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Hot Working of Metals

Historically, metalworking possesses one of the key domains in materials science, and it is the process of working with metals to create individual parts, assemblies, or large-scale structures. Materials science is one of the oldest forms of engineering and applied science, and the material of choice in a given era is often a defining point (e.g., Stone Age, Bronze Age, Iron Age). The processing of metals in the solid state can be divided into two major stages:

  • Hot workingHot working. First, the raw material in the form of large ingots or billets is hot-worked, usually by rolling, forging, or extrusion, into smaller shapes and sizes. These processes occur at a temperature above that at which recrystallization occurs. Being above the recrystallization temperature allows the material to recrystallize during deformation. This is important because recrystallization keeps the materials from strain hardening, ultimately keeping the yield strength and hardness low and ductility high. For hot-working operations, large deformations are possible, which may be successively repeated because the metal remains soft and ductile. In general, metals are shaped by processes such as:
    • Forging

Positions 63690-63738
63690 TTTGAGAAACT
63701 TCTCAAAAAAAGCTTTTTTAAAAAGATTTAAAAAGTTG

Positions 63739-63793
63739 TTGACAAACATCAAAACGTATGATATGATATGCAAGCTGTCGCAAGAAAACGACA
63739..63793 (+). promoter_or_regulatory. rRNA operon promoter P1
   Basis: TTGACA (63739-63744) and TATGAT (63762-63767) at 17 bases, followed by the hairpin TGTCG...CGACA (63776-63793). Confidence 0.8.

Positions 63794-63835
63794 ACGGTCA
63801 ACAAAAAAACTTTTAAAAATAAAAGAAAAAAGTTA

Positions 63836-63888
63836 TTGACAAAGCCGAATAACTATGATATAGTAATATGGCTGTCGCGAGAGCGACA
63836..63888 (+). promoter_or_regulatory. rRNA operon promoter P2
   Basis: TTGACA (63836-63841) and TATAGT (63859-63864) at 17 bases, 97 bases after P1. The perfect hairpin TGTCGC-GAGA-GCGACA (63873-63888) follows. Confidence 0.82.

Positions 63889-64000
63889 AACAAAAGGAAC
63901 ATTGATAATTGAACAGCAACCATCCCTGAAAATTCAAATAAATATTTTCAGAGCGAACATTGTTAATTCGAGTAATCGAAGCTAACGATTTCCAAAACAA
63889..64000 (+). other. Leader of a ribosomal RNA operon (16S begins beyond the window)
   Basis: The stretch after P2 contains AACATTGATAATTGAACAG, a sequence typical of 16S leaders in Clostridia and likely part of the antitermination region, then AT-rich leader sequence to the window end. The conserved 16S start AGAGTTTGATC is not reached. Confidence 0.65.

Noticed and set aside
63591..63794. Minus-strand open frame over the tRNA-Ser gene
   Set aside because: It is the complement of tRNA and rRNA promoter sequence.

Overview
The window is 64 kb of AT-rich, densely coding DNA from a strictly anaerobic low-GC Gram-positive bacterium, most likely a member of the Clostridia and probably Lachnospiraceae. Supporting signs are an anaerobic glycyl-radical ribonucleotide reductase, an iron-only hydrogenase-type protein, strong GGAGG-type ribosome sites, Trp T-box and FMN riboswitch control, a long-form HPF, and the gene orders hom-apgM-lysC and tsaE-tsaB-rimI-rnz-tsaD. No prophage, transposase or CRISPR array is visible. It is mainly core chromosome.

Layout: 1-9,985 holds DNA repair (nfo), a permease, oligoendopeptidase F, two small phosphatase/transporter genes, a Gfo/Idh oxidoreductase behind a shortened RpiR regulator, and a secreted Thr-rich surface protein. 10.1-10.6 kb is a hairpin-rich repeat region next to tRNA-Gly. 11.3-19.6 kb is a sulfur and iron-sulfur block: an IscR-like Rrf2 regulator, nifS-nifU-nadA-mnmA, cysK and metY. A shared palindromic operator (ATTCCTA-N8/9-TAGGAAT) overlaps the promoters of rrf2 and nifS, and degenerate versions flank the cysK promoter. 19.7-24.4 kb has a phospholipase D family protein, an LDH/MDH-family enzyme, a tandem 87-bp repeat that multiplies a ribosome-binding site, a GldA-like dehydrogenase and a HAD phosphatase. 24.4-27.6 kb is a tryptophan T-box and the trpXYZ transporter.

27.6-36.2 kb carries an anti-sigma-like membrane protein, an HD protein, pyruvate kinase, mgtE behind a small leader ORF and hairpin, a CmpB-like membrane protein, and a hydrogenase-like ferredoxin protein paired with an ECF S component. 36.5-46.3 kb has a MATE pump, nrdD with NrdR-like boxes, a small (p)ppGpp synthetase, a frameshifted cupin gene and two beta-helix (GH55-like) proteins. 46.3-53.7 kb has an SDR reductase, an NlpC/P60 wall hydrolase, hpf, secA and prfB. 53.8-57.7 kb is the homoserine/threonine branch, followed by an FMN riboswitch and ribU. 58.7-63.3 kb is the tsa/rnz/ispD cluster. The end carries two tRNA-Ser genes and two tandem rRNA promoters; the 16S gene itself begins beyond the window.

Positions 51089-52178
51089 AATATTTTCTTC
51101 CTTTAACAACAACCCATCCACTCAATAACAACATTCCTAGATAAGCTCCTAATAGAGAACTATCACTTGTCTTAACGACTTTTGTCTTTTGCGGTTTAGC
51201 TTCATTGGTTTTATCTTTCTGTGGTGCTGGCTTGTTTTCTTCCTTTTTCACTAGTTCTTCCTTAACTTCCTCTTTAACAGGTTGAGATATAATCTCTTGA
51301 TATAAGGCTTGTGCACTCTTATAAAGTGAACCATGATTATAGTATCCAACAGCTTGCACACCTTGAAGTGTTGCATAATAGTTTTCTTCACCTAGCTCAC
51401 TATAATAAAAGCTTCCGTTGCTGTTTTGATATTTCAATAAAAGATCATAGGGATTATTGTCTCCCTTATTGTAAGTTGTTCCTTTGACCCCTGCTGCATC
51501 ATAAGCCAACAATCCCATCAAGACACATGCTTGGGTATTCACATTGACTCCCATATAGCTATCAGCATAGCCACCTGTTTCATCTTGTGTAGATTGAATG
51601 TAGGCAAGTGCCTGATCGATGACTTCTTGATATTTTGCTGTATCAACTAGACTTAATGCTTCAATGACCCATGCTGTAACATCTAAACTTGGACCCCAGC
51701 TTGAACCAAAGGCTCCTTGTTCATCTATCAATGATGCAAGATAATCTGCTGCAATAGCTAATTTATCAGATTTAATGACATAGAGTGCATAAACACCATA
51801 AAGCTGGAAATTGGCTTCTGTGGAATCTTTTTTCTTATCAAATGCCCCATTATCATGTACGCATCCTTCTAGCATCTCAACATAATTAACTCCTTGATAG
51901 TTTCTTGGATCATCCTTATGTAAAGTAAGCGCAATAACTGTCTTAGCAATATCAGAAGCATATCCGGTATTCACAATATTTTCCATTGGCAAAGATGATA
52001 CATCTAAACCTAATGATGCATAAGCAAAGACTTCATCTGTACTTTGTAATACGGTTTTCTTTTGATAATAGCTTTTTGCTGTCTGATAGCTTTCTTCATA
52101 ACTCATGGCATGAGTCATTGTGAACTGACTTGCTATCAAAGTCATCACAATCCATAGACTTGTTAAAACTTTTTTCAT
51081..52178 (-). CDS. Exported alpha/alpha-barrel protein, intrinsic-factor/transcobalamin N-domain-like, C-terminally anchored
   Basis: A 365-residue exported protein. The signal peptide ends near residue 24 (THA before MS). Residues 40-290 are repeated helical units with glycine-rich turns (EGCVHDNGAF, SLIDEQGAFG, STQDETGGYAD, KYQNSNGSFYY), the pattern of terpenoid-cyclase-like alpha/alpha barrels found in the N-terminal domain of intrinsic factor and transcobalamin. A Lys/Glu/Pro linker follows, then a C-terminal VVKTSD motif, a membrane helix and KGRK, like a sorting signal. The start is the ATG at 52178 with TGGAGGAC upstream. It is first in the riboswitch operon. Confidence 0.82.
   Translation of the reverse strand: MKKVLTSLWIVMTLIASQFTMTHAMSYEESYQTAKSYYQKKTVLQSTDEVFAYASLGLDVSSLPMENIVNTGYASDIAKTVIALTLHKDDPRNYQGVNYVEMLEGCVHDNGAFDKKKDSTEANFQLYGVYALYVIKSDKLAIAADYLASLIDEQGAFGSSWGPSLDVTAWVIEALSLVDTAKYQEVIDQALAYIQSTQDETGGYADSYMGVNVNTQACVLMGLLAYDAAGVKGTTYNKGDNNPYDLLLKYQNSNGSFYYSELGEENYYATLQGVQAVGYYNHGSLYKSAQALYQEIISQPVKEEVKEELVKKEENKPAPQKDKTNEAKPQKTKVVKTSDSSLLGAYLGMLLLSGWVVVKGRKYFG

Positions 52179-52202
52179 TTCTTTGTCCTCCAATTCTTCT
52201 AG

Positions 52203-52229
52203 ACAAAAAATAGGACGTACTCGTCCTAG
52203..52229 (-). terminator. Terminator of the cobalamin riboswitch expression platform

• Rolling
    • Extrusion
    • Drawing
    • Casting
Materials Science:

U.S. Department of Energy, Material Science. DOE Fundamentals Handbook, Volume 1 and 2. January 1993.
U.S. Department of Energy, Material Science. DOE Fundamentals Handbook, Volume 2 and 2. January 1993.
William D. Callister, David G. Rethwisch. Materials Science and Engineering: An Introduction 9th Edition, Wiley; 9 edition (December 4, 2013), ISBN-13: 978-1118324578.
Eberhart, Mark (2003). Why Things Break: Understanding the World by the Way It Comes Apart. Harmony. ISBN 978-1-4000-4760-4.
Gaskell, David R. (1995). Introduction to the Thermodynamics of Materials (4th ed.). Taylor and Francis Publishing. ISBN 978-1-56032-992-3.
González-Viñas, W. & Mancini, H.L. (2004). An Introduction to Materials Science. Princeton University Press. ISBN 978-0-691-07097-1.
Ashby, Michael; Hugh Shercliff; David Cebon (2007). Materials: engineering, science, processing, and design (1st ed.). Butterworth-Heinemann. ISBN 978-0-7506-8391-3.
J. R. Lamarsh, A. J. Baratta, Introduction to Nuclear Engineering, 3d ed., Prentice-Hall, 2001, ISBN: 0-201-82498-1.

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